Systematic review and meta-analysis of fear of falling and fall-related efficacy in a widely disseminated community-based fall prevention program.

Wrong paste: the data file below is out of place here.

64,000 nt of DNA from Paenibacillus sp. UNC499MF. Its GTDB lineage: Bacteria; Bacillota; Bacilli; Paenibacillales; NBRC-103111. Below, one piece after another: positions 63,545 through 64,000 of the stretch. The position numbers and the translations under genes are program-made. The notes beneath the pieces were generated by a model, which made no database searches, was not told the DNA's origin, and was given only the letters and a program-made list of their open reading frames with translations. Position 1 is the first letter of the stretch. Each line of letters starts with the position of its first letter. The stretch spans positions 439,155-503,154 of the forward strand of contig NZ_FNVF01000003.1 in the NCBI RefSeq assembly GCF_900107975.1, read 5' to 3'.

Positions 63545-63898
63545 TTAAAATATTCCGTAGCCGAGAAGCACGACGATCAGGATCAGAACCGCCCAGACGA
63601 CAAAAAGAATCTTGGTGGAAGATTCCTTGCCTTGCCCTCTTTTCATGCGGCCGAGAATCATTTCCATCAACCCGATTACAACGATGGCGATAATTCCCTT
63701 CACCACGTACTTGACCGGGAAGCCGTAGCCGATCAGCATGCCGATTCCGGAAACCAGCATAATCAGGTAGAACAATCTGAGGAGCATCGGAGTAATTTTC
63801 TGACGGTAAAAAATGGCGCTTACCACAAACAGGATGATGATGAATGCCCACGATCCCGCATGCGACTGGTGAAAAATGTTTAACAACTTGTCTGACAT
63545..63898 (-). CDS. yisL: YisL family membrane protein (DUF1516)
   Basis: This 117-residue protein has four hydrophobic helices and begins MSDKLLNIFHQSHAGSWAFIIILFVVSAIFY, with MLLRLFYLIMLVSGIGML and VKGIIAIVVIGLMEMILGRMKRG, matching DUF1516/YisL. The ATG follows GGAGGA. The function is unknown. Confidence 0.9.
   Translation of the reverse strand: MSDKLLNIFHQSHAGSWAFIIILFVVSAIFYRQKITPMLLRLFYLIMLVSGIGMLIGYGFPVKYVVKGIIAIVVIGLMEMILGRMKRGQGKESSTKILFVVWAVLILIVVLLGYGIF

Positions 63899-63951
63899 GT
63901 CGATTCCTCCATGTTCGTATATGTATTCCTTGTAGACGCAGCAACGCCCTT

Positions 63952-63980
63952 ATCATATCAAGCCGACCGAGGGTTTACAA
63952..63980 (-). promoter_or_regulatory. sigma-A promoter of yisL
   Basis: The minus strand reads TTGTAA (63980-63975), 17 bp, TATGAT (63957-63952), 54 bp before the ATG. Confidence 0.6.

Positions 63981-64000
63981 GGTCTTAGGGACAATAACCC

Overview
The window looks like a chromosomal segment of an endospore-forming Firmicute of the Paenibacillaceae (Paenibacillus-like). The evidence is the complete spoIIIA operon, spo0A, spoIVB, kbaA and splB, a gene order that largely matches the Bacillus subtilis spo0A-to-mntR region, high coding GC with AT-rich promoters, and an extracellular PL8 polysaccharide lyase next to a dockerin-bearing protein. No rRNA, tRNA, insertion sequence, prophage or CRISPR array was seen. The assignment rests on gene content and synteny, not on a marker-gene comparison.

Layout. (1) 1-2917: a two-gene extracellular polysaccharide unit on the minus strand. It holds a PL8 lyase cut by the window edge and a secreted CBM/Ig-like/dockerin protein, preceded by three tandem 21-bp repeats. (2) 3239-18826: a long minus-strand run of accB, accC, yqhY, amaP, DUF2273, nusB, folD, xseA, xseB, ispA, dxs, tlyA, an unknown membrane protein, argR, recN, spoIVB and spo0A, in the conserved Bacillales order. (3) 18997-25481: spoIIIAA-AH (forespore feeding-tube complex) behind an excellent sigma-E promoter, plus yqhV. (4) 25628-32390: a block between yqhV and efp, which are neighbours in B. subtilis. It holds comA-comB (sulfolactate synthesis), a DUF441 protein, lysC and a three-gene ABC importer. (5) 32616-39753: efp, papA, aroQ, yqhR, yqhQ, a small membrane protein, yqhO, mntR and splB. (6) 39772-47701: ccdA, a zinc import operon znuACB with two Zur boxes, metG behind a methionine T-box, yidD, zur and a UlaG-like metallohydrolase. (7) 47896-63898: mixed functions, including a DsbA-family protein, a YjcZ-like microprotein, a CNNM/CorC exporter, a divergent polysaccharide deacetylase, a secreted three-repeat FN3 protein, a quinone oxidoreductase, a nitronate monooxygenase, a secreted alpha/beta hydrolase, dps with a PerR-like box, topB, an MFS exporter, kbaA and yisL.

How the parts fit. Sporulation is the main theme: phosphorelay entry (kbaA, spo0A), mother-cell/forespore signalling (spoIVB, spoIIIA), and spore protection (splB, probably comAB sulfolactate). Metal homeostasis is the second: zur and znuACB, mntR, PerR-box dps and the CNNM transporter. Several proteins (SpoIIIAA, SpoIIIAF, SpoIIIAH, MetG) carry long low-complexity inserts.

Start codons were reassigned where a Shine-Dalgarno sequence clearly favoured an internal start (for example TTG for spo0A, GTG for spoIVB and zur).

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BACKGROUND: Fear of falling restricts mobility and increases fall risk among older adults. Fall-related efficacy (i.e. the confidence to perform activities without falling), a construct related to fear of falling, has also been associated with active living and fall prevention. This study statistically synthesized the program effects of A Matter of Balance Volunteer Lay Leader (AMOB/VLL) model, designed to improve fall-related efficacy and promote daily activities among community-dwelling older adults. METHODS: Research articles and doctoral dissertations that examined the effect of the AMOB/VLL on fear of falling and fall-related efficacy were searched from multiple databases. A random effects model was used to compute mean weighted effect sizes, 95 % CIs, and heterogeneity (I2). Bias was examined through a funnel plot and Egger's test. Factors associated with heterogeneity were also explored. RESULTS: Seventeen AMOB/VLL studies involving 3,860 participants were identified. The pooled effects of the 13 studies with sufficient information for effect size calculation, were -0.29 (95 % CI: -0.40, -0.19) for fear of falling and 0.51 (95 % CI: 0.42, 0.60) for fall-related efficacy. Effect sizes differed partially due to outcome measures of fall-related efficacy. Covariate adjustment and study quality were not associated with differences in effect sizes. No substantial evidence of asymmetry and publication bias was found. CONCLUSION: This study provides evidence supporting AMOB/VLL as an effective intervention for reducing fear of falling and improving fall-related efficacy. A greater consistency in outcome measures is needed to optimally capture changes in fear of falling and fall-related efficacy among community-dwelling older adults.